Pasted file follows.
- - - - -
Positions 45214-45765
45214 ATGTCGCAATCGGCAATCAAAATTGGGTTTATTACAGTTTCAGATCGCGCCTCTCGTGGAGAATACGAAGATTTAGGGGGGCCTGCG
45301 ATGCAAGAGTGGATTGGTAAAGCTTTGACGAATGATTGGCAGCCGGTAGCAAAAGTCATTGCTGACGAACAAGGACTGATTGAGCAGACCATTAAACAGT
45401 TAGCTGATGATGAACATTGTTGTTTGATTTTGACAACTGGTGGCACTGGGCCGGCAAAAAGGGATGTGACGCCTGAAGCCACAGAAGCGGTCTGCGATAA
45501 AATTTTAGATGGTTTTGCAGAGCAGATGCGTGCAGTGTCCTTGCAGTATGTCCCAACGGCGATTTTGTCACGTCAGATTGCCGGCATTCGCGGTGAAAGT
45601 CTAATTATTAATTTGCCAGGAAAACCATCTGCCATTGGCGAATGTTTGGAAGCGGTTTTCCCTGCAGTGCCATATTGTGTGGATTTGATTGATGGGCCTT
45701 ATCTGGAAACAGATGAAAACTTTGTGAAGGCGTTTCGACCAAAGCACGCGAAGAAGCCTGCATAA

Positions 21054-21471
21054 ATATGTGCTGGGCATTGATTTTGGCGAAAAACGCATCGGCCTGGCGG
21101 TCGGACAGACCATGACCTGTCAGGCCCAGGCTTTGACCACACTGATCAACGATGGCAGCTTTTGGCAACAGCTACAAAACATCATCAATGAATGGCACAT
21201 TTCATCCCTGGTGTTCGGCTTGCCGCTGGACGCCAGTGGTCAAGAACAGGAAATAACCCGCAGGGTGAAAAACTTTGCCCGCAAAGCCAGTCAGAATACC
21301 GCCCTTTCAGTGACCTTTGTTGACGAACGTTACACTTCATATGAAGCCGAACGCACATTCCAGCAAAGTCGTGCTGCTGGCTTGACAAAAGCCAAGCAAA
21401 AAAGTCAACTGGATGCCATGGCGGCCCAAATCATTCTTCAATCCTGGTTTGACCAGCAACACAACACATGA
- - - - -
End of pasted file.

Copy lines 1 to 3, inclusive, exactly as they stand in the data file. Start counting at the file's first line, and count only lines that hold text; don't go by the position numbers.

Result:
Positions 45214-45765
45214 ATGTCGCAATCGGCAATCAAAATTGGGTTTATTACAGTTTCAGATCGCGCCTCTCGTGGAGAATACGAAGATTTAGGGGGGCCTGCG
45301 ATGCAAGAGTGGATTGGTAAAGCTTTGACGAATGATTGGCAGCCGGTAGCAAAAGTCATTGCTGACGAACAAGGACTGATTGAGCAGACCATTAAACAGT